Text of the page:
How does the topic affect your research, development and cooperation with customers, brand owners and material suppliers?
Cooperation has been getting closer for years. Circular Economy requires that actors along the value chains and material cycles coordinate. Everyone must take into account the needs and requirements of all the others in their processes. And in order to form cycles from previously linear processes, it is necessary to redefine interfaces. We need to know what our material suppliers are doing, how our customers' processes are running and what needs to be taken into account with regard to functioning recycling processes. We are involved in associations, initiatives and platforms in order to exchange ideas and share knowledge with a wide range of players in the value chain and to create design guidelines for recyclable products and packaging. The transformation towards the Circular Economy is an elaborate process that requires a great deal of communication and consultation, in which we systematically reduce our ecological footprint along the entire supply chain.

Is the demand for your Circular Competence growing more regionally - or worldwide?
That depends: Globally active brand manufacturers today set the same requirements everywhere. They drive their sustainability strategies worldwide and make no local exceptions. But in some regions, there are local customers who are not yet ready and have not yet closed their material cycles. However, since the Corona crisis at the latest, we have felt a shift in awareness towards sustainable action that is driven by facts and figures rather than marketing platitudes. Customers demand proof, certificates and third party audited figures. This increases the expense - but in this case it is welcome, because serious efforts become more credible.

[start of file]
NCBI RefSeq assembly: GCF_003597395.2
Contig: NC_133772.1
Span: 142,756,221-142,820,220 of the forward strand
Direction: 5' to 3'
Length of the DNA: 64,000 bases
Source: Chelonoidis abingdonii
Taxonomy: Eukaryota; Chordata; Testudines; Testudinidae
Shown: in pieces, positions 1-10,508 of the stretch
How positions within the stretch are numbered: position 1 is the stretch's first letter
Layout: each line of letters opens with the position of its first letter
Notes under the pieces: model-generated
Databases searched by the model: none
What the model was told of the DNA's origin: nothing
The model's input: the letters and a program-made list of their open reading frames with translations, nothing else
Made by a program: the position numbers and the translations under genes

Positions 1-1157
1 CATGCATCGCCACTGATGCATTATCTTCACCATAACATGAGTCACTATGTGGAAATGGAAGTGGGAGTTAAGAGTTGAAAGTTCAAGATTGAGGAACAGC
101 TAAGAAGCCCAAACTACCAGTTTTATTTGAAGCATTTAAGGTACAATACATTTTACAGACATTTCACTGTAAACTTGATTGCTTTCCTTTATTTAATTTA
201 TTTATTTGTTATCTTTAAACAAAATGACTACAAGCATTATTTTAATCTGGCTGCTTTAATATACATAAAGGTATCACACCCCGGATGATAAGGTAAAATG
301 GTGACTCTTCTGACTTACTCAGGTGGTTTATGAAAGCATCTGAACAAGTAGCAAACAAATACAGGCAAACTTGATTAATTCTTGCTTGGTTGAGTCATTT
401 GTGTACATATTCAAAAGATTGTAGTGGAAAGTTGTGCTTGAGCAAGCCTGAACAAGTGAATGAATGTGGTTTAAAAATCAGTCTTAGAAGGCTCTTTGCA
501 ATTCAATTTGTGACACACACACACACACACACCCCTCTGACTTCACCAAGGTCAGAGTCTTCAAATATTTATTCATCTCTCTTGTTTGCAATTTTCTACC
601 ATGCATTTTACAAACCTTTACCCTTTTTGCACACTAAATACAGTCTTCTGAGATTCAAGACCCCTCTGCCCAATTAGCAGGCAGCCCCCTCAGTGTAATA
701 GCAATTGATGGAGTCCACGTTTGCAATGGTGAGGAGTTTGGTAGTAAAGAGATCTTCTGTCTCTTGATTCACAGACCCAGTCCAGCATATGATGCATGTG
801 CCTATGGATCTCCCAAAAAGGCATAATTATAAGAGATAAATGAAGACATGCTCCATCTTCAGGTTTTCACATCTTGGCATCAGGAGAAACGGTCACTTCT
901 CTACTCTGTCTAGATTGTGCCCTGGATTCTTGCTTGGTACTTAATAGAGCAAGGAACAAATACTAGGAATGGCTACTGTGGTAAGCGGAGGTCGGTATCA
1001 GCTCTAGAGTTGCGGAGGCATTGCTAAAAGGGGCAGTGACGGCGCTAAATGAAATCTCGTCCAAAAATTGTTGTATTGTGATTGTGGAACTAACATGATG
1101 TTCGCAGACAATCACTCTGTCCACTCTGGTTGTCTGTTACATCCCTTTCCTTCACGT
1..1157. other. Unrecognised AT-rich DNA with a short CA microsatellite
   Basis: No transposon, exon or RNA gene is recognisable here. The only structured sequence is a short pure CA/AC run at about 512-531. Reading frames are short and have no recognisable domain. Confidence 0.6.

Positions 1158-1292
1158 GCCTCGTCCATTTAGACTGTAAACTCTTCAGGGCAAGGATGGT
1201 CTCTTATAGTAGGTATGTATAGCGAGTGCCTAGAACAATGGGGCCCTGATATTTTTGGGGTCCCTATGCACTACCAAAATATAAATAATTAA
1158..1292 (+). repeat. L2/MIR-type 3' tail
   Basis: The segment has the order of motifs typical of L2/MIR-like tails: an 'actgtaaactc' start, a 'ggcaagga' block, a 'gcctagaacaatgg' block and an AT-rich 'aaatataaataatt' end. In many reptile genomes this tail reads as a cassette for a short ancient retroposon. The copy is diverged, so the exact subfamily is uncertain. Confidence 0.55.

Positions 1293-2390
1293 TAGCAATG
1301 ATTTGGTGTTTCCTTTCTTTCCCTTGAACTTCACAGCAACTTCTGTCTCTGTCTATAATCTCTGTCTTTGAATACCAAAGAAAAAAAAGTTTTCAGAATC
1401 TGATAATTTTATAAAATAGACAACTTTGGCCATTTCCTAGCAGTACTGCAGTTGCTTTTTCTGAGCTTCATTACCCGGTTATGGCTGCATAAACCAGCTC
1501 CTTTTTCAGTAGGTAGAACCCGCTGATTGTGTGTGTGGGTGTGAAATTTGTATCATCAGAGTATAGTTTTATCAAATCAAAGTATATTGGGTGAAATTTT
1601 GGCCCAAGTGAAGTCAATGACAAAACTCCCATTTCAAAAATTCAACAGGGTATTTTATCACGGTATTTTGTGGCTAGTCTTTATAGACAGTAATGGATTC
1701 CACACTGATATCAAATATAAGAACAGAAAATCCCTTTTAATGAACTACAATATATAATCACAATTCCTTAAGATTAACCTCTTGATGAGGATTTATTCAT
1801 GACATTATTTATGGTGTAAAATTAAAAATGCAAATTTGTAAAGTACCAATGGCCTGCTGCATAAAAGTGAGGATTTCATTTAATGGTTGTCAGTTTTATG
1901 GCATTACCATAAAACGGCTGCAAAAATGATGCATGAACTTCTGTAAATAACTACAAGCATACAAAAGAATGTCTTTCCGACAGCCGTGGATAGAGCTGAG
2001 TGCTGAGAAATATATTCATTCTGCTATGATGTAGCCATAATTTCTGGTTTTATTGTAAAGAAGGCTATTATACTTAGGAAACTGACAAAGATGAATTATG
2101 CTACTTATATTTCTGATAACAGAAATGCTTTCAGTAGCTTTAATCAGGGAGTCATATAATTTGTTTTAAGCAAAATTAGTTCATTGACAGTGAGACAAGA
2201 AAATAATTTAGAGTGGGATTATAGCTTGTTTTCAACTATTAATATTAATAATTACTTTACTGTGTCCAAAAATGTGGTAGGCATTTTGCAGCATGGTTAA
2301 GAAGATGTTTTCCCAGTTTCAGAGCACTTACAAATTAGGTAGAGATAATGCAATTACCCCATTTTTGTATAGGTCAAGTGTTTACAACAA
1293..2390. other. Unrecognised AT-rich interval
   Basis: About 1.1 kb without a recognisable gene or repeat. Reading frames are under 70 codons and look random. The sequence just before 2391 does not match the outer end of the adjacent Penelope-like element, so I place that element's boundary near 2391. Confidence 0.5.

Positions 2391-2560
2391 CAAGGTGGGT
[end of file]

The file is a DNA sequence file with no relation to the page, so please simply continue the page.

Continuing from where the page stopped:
Environmental protection is often driven by regulation. Are the framework conditions for the entry into the Circular Economy set correctly?
The degree of regulation required also depends on society. In Switzerland, for example, recycling works without a deposit system, while awareness of waste as a recyclable material is quite different in Asia. There, waste ends up in landfills or in rivers and oceans. In order to achieve climate and environmental goals, both legal requirements and individual and corporate responsibility are required. Environmental protection often causes initial costs, but then reduces ongoing costs through saved energy and resources. Regulations often provide the necessary impetus to overcome the initial cost hurdles. Internationally harmonized regulations are needed to ensure fair competitive conditions. Here in particular, there is still much to be done on the way to the Circular Economy.